In this blog I describe how I evolved the joystick / gamepad remote control of my RPI-controlled DiddyBorg to QGroundControl and MAVLink as communication protocol.
This has given me the basis to process more sensors in a standard environment in the future and to plan and execute missions for the DiddyBorg.
Software installation on the Raspberry Pi (RPi)
On the RPi, first install pymavlink, the Python version of the MAVLink libraries. The easiest way to do this is with PIP:
pip install pymavlink
After that you have to replace the module mavutil.py, because otherwise there will be no connection between the RPi and QGroundControl due to a pymavlink-issue. To do this, find the installation location of the pymavlink library with:
pip list -v
Then replace the mavutil.py module with the version in the github repository for this blog. The new version is backward compatible.
Finally, create a directory, e.g. diddy2QGC into which you copy the Python modules diddy2QGroundControl.py and ThunderBorg3.py. In this directory you then start the Python script later with:
Software installation on the desktop
Install QGroundControl on your desktop.
Starting the applications
Make sure the RPi and your desktop are on the same network and run QGroundControl (QGC) and the Python script (the order is irrelevant).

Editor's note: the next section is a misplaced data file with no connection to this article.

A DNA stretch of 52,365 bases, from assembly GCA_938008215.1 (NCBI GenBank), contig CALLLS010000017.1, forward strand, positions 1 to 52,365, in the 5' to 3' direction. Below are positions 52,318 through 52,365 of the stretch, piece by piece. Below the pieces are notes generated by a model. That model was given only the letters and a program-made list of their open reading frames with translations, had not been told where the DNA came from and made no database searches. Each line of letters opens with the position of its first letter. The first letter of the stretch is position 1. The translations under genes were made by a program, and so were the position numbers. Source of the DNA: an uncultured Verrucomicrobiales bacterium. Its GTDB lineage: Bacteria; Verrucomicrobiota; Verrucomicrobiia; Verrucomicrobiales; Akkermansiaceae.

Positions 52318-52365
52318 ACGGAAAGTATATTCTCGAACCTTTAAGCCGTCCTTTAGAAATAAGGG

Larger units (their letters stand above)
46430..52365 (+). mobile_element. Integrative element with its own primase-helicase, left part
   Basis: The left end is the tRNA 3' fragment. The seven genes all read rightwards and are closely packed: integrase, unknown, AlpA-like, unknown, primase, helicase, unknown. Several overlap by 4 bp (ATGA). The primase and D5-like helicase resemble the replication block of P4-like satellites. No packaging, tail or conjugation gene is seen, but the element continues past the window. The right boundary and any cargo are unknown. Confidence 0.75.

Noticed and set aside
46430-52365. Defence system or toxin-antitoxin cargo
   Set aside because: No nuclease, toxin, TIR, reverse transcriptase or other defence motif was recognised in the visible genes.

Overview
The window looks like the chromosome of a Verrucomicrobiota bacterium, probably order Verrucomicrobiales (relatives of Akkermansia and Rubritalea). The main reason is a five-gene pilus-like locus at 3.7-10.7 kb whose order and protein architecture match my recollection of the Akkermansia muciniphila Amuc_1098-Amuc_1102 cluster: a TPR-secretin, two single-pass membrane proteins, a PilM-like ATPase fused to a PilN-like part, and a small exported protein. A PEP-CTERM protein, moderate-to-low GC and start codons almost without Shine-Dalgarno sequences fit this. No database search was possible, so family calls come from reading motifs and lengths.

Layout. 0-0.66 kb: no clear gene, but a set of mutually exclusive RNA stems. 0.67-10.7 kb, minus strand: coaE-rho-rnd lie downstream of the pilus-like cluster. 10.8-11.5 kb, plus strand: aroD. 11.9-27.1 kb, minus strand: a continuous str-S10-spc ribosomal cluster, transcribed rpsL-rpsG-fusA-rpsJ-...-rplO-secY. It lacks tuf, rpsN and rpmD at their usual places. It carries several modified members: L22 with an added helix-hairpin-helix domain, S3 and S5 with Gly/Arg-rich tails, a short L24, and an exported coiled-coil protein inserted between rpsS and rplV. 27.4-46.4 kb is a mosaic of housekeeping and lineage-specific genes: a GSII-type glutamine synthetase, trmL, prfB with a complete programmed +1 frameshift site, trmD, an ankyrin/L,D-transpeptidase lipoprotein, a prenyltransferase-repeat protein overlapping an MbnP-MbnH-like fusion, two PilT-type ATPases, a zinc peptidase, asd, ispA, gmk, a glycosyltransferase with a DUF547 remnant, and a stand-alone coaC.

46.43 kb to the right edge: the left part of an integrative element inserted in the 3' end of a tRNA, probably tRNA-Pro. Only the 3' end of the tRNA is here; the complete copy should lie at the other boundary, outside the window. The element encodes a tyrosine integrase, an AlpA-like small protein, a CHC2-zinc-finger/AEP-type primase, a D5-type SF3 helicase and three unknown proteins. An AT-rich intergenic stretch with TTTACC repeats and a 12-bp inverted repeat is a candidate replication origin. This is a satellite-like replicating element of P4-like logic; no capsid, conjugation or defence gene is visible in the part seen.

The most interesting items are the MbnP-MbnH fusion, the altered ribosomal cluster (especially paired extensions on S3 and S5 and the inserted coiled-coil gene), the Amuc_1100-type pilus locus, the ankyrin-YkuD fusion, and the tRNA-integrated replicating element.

The DiddyBorg logs into the QGC and you will then find the option to teach your joystick in the Vehicle settings. Please note that diddy2QGroundControl.py in mode 2 uses the roll channel for right/left control and the inverted value of the pitch channel for motor control.
In this blog I present my Windows app JoystickRC4DiddyBorg for remote control of the DiddyBorg (from PiBorg) with a joystick or gamepad.
The DiddyBorg sample programs published by the manufacturer PiBorg also include a Python remote control script with joystick, but it uses Bluetooth and therefore has a rather limited range.
The app presented here uses the existing WLAN and UDP as protocol to ensure sufficient agility of the remote control. For safety reasons, the time-out logic of the ThunderBorg motor controller is activated.
The DiddyBorg needs a Python script JoystickRC4DiddyBorg as receiver, which you can find on github.com. In addition to the receiver program, you will also find a version of the ThunderBorg – Library for Python 3.x in the repository (the sample programs for the DiddyBorg are still based on Python 2.x).
The easiest way is to copy the two files additionally into the directory with the examples – then the script should work without further adjustments of path names.
On the PC side, install the Windows app JoystickRC4DiddyBorg of the same name, which you can get for free from the Microsoft App Store.
First start the Python script on the DiddyBorg. If you have a screen connected, then the program will log in and indicate that it is waiting for a client.
When you start the PC app, it will automatically search for a DiddyBorg with an active and compatible receiver on the local WLAN (to which both the DiddyBorg and the PC being used must be connected). If no connection can be established, a corresponding error message is displayed.
After the connection has been successfully established, the channels can be assigned to the various joystick axes and keys. Channels 3 and 4 are used as push buttons and allow for example fast / slow rotation (the function of the push buttons can be traced in the Python script).
The assignment of the channels is saved and restored at the next program start.